The Wall Street Journal, August 26, 2012
Click here to read the article at wsj.com
Click here to read the article at wsj.com
By MIKE RAMSEY
Ford Motor Co., a latecomer to China's booming auto industry, is counting on businessmen like Feng Shouming to help the company catch up to more established rivals General Motors Co. and Volkswagen AG.
Later this month Mr. Feng will open his seventh Ford dealership in Wuhan, a city of 10 million people in China's interior, a vast region that still offers great potential for smaller players like Ford.
Much of the wealth that China's rapid industrialization has created is located along the country's eastern coast, and car buying has skyrocketed around prosperous cities like Shanghai and Hangzhou. But now the Chinese government, in an effort called "go West," is employing economic policies designed to push investment toward the center and west of the country, and bring more prosperity to regions still dominated by farming culture.
Ford is betting that push will continue the boom in car buying in places like Wuhan, even as growth in auto sales moderate along the coast.
"The automobile industry here is very young and although it is the biggest in the world, it's only been a thriving industry for a decade," said David Schoch, chief executive officer of Ford China.
While not giving up on wealthier coastal provinces, Ford is concentrating its efforts on the dozens of cities in central China with populations of 500,000 to five million people, Mr. Schoch said. "We see a tremendous growth opportunity in the middle and the west."
To make the strategy work, however, Ford needs people like Mr. Feng who are willing to team up with a company that isn't yet up to full strength in China.
In an interview, Mr. Feng said business has been tough, in part because Ford only offers six models in China—the Focus compact and two other small cars; a sport-utility vehicle and a small wagon; and the Mondeo sedan.
In Wuhan, Ford faces a strong local state-owned competitor, Dongfeng Motor Corp., which has a full line of cars, vans and SUVs through partnerships with Nissan MotorCo., Honda Motor Co. and Peugeot SA.
"We just need to hang in there," Mr. Feng said by telephone. "We have every faith and hope in the next few years."
The good news is that Ford is adding a seventh model, the Kuga compact SUV, later this year. On Monday, Ford Chief Executive Alan Mulally will visit a Ford plant under construction in Chonqqing, which is located more than 1,000 miles west of Shanghai and is the manufacturing hub of Ford's China operations.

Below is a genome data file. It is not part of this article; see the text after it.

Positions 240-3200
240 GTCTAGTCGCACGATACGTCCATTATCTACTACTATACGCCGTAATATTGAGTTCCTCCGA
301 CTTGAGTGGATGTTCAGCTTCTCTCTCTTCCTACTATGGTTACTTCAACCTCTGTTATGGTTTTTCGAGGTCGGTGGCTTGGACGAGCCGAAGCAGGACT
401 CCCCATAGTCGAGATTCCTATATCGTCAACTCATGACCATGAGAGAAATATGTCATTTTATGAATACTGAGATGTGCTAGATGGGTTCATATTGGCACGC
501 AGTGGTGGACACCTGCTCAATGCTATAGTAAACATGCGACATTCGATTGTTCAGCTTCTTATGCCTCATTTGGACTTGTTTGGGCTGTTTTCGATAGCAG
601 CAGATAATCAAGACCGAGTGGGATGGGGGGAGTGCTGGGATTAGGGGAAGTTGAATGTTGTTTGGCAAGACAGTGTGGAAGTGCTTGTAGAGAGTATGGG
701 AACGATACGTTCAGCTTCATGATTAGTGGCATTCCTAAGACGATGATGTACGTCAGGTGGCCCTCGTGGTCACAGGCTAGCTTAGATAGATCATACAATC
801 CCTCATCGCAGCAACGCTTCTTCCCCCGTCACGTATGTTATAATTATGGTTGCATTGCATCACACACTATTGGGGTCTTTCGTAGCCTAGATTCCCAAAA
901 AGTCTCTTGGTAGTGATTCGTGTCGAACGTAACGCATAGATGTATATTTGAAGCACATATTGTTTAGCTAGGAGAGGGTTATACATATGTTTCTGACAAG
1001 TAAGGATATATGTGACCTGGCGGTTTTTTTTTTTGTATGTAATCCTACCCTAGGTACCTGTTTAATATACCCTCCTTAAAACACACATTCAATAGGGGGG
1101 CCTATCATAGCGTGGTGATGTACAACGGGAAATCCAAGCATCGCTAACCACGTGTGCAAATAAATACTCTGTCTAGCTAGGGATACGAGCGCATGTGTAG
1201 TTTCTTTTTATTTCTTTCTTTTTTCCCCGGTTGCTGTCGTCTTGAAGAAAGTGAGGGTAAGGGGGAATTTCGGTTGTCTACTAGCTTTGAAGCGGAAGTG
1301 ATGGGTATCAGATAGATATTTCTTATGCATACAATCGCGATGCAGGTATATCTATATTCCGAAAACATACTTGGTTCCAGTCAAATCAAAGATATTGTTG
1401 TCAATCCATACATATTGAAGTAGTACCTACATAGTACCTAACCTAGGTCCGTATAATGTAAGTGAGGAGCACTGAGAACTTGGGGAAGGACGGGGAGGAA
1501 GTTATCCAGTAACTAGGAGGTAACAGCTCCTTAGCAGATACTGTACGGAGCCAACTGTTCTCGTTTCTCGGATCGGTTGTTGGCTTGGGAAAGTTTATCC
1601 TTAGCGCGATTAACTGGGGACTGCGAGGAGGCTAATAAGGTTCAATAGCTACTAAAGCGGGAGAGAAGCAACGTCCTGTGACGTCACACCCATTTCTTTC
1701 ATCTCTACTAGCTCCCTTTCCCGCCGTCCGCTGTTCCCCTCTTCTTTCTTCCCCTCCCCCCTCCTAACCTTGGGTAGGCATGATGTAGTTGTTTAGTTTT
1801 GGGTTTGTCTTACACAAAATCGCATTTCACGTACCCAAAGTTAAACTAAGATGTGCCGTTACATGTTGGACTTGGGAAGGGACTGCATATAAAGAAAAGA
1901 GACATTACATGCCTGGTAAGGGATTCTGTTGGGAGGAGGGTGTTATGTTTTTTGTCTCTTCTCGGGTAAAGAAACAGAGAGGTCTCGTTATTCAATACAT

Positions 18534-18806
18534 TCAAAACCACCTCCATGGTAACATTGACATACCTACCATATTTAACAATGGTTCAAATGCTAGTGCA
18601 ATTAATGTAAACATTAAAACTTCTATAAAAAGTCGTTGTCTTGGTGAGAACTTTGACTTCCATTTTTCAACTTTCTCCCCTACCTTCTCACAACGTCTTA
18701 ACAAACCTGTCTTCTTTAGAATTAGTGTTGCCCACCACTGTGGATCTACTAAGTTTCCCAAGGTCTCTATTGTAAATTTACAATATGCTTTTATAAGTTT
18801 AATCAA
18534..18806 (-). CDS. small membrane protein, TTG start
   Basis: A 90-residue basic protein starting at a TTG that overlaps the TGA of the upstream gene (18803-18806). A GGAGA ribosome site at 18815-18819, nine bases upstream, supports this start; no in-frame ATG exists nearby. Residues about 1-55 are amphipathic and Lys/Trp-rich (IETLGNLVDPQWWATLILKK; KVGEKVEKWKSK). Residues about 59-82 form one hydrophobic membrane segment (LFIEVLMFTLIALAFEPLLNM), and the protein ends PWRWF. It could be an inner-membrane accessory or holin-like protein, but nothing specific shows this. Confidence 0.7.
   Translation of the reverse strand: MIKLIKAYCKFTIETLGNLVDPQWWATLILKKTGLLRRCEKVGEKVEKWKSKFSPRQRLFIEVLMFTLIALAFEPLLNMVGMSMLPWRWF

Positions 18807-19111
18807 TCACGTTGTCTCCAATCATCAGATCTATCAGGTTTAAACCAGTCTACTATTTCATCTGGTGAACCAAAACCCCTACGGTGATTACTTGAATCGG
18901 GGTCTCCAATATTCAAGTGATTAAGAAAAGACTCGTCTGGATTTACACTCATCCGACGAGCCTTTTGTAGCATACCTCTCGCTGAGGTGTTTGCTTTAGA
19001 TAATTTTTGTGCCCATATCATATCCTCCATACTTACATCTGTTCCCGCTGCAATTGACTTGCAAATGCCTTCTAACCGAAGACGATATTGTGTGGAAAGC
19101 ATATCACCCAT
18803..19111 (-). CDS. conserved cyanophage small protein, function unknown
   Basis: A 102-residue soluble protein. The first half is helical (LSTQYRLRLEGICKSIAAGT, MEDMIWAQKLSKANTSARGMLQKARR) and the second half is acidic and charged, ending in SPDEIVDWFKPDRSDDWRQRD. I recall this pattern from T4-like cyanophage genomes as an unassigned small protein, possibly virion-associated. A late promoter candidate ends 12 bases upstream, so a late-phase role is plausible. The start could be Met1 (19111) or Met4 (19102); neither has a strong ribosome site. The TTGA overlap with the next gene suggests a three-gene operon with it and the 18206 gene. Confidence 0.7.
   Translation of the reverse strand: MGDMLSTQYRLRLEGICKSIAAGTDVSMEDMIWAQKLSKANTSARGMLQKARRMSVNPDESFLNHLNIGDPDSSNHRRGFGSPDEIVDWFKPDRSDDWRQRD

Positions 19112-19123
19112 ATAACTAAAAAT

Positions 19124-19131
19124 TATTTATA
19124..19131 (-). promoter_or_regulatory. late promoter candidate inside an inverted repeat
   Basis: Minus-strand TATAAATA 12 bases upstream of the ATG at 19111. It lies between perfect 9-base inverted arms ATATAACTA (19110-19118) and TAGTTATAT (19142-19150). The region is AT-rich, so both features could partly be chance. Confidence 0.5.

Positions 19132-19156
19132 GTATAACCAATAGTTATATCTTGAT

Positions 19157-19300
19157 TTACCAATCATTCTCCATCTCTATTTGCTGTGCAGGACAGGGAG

The factory will be Ford's third in China, part of a $5 billion investment plan it kicked off in 2006. The company is also building an engine plant and a transmission plant at the Chonqqing site.
When those three plants—plus a fourth being built in Hangzhou in the country's east—are operating, Ford will be able to build 1.2 million vehicles in China, which would equate to about 15% of the auto maker's projected global production in 2015.
Because of the heavy investments, Ford's China operations are losing money. Mr. Schoch said results will improve in the second half of 2012 as Kuga goes on sale.
Mr. Schoch added that he thinks Ford is "well positioned" in the hinterlands of central China.
Yet Ford isn't alone in pursuing growth in these regions. Other auto makers are also putting more focus on China's central and western provinces, too, especially now that some major coastal cities have become so overrun with cars and trucks that they are limiting registrations of new ones, said Bill Russo, an auto consultant in Beijing.
"It is only natural that the auto makers are starting to look at how to capture this coming growth. It's not just Ford," Mr. Russo said.
China has already surpassed the U.S. as the world's largest auto market. Ford expects China's overall auto sales to increase from 18.5 million new cars this year to around 30 million by 2020.
There are about 85 vehicles per 1,000 people in China. The U.S. has about 800 vehicles per 1,000 people.
Last year Ford grabbed about a 2% share of the Chinese market, compared with 7.2% for GM brands and 12.9% for Volkswagen. Toyota Motor Corp., Hyundai Motor Co. and Chinese companies such as Geely Automobile Holdings Ltd. are all ahead of Ford, too, according to LMC Automotive.—Yoli Zhang in Beijing contributed to this article.